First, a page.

Agnosticism is one of those words that gets carelessly thrown around these days. Many young individuals claim to be agnostic without really understanding what the word means.
For the unoriented, agnosticism–simply put–means believing in the uncertainty of all claims of pretty much anything. In other words, it’s about being open to the idea that the effects, existence, and other claims of an individual, organization, belief system, or again, just about anything may or may not be true.
In the context of health and wellness, nutritional agnosticism means accepting the fact that what could have worked for another person may or may not work for you. And that there are methods or disciplines out there that–depending on various factors–may or may not work for you. This is an attitude that’s being preached by registered dietitian, certified diabetes educator, and certified personal fitness trainer, Maryann Walsh.
Maryann owns her own nutrition consulting firm based in Palm Beach and has been helping people achieve their fitness goals and create better relationships with food for over 10 years now. It was through one of her Instagram posts that I first came across the term nutritional agnosticism. I sat down with her to learn more about it and other things she does for her clients.
- Can you please very clearly explain what Nutritional Agnosticism is?
Nutritional Agnosticism is being able to take a step back from all of the noise that is out there regarding nutrition so you can take an objective look at both the person and the evidence-based science that can be helpful to them. Because I am a registered dietitian with an extensive research background, I am able to evaluate more subjective or anecdotal information out there that may not necessarily have a formal study backing it yet, but could be valuable.
Each individual is different–we all have different genetics, are raised in different environments and have different psychological needs. To think that there is just one correct way of eating is not my style. I do have methods that I favor for most and that is where I usually start with most if they come to me saying that they just want to eat more balanced meals, or to achieve a certain weight loss or aesthetic goal. At the end of the day, I can’t stress it enough, everyone is different–so I will forever remain open-minded to numerous methodologies and schools of thought when it comes to nutrition.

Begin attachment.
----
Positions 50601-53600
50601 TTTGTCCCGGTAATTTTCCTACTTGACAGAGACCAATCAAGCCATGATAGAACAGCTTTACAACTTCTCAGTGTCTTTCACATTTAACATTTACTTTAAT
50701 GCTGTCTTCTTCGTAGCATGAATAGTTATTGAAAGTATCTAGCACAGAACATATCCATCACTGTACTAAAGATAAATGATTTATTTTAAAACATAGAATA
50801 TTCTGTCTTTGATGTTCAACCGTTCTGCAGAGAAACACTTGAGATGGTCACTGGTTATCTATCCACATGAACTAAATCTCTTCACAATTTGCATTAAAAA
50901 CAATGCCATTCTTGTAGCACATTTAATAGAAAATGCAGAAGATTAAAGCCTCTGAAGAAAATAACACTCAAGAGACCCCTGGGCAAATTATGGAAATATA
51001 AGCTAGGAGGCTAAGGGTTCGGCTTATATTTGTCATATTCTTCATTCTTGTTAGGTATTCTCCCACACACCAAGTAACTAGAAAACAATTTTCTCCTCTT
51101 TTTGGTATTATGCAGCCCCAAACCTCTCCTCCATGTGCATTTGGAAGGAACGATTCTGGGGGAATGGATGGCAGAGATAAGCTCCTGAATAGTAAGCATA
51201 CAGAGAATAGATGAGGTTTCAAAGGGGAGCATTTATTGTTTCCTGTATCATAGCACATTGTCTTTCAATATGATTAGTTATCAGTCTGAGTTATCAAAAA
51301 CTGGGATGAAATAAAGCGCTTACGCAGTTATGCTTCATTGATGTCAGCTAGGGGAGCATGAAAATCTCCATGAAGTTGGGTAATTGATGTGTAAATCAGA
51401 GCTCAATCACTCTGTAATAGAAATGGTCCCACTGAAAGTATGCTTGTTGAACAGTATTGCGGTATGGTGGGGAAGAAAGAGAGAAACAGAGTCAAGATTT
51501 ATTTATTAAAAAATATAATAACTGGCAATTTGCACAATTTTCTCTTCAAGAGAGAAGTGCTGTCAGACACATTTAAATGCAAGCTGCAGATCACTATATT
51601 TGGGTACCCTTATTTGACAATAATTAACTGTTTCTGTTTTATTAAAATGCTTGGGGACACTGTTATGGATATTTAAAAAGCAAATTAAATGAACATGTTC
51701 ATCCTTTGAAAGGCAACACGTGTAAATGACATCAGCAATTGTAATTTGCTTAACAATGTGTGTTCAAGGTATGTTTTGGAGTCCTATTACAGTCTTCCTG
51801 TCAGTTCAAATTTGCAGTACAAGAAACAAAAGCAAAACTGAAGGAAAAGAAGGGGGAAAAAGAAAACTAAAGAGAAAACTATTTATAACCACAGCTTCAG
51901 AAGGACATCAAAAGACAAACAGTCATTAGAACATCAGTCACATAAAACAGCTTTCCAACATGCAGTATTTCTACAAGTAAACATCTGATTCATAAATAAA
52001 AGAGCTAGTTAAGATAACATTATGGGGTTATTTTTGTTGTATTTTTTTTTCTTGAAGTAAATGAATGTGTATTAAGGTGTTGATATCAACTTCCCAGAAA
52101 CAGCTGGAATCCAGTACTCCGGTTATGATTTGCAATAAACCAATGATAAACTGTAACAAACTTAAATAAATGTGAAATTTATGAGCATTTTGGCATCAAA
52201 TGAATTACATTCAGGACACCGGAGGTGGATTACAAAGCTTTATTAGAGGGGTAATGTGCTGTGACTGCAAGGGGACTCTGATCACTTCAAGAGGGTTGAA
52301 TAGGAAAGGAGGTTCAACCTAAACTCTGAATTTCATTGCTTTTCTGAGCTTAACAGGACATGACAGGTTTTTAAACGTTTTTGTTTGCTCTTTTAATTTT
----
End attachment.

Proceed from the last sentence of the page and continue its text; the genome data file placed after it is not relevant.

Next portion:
2. What is not Nutritional Agnosticism?
Nutritional Agnosticism is not being open minded to schools of thought of practices that could be potentially harmful to people. For example, breatharianism or airatarianism. Not that I know anybody who has tried it, but this is an example of where I’d have to say “This is not safe for you to try.” the same goes for outrageous claims being made by certain individuals about some foods being able to cure severe diseases like cancer. Unfortunately, there are quite a few people out there that will say just about anything to sell their products. Being nutritionally agnostic does not make me susceptible to accepting sensationalism or false health claims.
3. Bold claims aside, are there limitations to your agnosticism when it comes to nutrition?
As mentioned above, I am not agnostic to outrageous claims made by methods, products or foods. Additionally, I am not agnostic to methods that put individuals at risk for eating disorders. Science tells us that those things do not work and are dangerous. And I stand by that.
4. You like to emphasize how every body is different, why is this so important?
Because it’s true. We all are genetically different from each other, and we all are different ages, living in different environments, we all have different traumas or experiences that may have altered not only our beliefs and perceptions of the world, but also our beliefs and perceptions of how we nourish ourselves. All of these factors contribute to making each person unique physiologically.
5. How can others start their journey towards Nutritional Agnosticism?
Others can make an approach to nutritional agnosticism by viewing the nutrition information and “noise” out there through a more objective lens and being open-minded to that fact that we never 100% know what goes on in people’s lives day to day; what health or psychological challenges they have faced or are currently facing, and / or what advantages they may have compared to others. By focusing on our own uniqueness and meeting ourselves where we are at when it comes to nutrition, we can save ourselves so much frustration trying to keep up with what everyone else is doing.
6. Lastly, how can more people learn about you?To learn more about how we can work together, you can visit my website, www.maryannwalshrd.com. You can find me on instagram @womens.nutritionist and my Facebook account is Maryann Walsh RD. My Linkedin is https://www.linkedin.com/in/maryannwalshrd/